So, we’ve come to the end of my Spring Book Wishlist. Expect to see reviews on lots of these, and let me know in the comments what books are on your wishlist.

Take care,

Lucy x

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All The Bright Places By Jennifer Niven | Book Review

Hello lovelies! I hope you’re all well. This is my first post on The Book & Beauty Geek and, truthfully, I’m rather nervous; writing this is a lot like the first day at school, when all you can worry about is making a good first impression. I want to make a good first impression on you, my readers. But, enough rambling and let me introduce today’s topic! I shall be reviewing All The Bright Places, a book that made my laugh and cry, feel happy and angry, sometimes all at once.

All The Bright Places has two main characters: Violet Markey and Theodore Finch. The book is narrated by both characters, frequently alternating between the two of them (however, not so frequently that you get confused!).  They meet on the edge of the school bell tower and Violet is about to jump; fortunately, Finch talks her down. They become friends and Violet slowly begins learning how to live again, from Finch, who’s world is plunging into darkness.


The story is set in the  US state, Indiana. Right from the beginning, the location plays a big part in the forward motion of the story. Violet and Finch become friends whilst working on a Geography project together called ‘Wandering Indiana’. They’re expected to visit a range of wild and wacky places and come up with a creative way to document their travels.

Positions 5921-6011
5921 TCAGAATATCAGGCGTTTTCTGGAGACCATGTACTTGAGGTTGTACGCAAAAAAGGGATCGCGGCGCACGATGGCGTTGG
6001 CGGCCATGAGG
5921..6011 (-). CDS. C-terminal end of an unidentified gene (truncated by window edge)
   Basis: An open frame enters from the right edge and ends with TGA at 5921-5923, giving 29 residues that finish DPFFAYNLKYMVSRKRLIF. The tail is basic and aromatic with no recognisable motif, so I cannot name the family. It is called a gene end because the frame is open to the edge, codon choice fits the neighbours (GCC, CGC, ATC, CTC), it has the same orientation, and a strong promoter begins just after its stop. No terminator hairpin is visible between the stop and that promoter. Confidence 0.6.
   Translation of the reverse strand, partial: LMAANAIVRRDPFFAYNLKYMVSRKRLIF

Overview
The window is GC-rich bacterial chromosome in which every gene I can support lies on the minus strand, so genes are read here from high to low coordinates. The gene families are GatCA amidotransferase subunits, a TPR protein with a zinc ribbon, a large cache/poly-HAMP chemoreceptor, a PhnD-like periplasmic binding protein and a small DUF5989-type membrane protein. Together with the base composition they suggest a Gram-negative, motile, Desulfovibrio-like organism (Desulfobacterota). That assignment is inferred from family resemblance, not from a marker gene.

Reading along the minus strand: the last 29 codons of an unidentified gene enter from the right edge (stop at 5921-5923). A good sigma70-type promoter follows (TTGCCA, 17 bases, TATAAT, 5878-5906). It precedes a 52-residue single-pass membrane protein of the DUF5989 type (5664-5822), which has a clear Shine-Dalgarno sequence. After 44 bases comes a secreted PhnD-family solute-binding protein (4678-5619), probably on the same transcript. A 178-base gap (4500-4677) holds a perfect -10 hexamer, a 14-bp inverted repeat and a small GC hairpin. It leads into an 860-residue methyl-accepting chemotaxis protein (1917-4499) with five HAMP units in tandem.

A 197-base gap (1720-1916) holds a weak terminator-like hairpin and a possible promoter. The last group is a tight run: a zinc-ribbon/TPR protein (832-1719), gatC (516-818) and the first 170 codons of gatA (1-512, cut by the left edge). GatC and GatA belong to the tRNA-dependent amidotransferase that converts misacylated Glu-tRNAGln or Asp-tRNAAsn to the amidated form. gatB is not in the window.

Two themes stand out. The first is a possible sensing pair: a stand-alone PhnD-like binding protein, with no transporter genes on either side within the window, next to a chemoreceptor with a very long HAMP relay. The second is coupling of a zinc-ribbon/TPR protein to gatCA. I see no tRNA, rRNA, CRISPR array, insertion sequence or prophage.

A variety of themes are explored in this book, all of rather a mature nature, I must say. Love, trust and mental health are the three that stand out to me, but there’s a few more, too.

What I really liked about this book was the pace; there was not a dull moment. I also loved the life-likeness of both main characters; I was engrossed in their world and feeling their emotions. I might go as far to say that it’s one of the most powerful books I’ve ever read and it will stick with me forever.

What I didn’t like so much was the unhappy ending (I was in floods of tears!). However, I do understand why Jennifer Niven, the author, ended the book in such a way; it shows how suicide affects the people left behind.

I would 100% recommend this book, but only to mature readers aged 13 and up, perhaps?

So, you’ve come to end of my first ever blog post, a review on a remarkable book! If you’ve read All The Bright Places, I’d love to hear your thoughts on it; just leave a comment below! Or if you’d like to read it, hearing that would make me happy, too, because I think all of you should have the pleasure!

You can purchase All The Bright Places on Amazon for £3.85 by clicking here!

Take care,

Lucy x